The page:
• State licensing issues  Notably, the educator-writers for four of the disciplines highlighted state licensing-related issues. The NDs and licensed midwives, which are licensed in 15 and 26 states, respectively, frame the challenge as expanding licensing. For the AOM and the massage therapy fields, each of which is nearing the prize of all 50 states, the focus is on licensing reciprocity. The NDs and AOM fields both reference gaining clarity on scope issues. The chiropractors, meantime, the only field with licensing in all 50 states (an noted in a chart on page 9 of the text), focus their political efforts on the federal level.

  • Federal Affairs  Advancing their professions through federal policy work is listed by all but the massage writers. The AOM section speaks of the challenge of strengthening and coordinating the profession's voice in national policy and, at the same time, the opportunity represented by the growing commitment to intra-professional collaboration. The chiropractors, the only field with a historic presence as a lobbying force, has reference to policy initiatives laced through both challenges and opportunities. The midwives are docused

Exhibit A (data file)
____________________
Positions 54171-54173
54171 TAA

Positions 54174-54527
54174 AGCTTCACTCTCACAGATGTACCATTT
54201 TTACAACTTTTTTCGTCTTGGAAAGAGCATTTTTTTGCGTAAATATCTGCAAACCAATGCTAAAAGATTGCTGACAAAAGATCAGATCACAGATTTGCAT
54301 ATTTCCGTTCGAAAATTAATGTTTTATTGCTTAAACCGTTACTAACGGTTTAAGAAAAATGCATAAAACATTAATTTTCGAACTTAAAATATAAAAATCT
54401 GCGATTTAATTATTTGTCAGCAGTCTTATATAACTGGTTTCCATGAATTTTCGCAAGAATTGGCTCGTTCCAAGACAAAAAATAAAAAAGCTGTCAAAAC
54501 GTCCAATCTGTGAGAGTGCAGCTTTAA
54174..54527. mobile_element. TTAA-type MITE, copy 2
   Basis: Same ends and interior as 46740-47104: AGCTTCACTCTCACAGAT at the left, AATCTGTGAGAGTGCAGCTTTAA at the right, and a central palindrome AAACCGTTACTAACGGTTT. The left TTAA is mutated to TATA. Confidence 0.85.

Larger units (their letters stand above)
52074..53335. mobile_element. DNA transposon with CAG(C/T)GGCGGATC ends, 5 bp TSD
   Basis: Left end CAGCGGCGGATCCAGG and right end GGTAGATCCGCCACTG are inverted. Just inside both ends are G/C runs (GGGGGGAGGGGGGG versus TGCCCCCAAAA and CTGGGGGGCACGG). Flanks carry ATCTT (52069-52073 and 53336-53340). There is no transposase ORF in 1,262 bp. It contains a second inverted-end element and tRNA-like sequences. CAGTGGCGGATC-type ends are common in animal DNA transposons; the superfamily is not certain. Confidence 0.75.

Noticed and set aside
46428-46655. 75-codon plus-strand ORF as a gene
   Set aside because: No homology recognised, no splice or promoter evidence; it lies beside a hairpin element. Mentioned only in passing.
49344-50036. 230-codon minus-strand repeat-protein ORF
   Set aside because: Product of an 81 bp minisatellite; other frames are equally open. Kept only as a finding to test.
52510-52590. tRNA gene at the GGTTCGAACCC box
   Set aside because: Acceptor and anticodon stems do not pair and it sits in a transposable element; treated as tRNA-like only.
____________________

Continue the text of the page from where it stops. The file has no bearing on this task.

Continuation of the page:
• Reimbursement, Payment and Jobs The theme of payment seems to pop up for any professional group. The AOM writers list inclusion with HMOs, Medicare and third party payers as a challenge and the midwives see as an opportunity the chance to promote the profession in all public and private health payment systems. Third party reimbursement also makes the challenges list for midwives. Chiropractors are blunt. The challenge:"Increasing revenues for doctors in practice." The midwives and massage therapists frame the challenge in part as creating job opportunities. For midwives, this is connected to expanded health system reimbursement and, for the massage profession, to working with employers. The AOM writers speak to the needs to establish more "viable professional practice opportunities."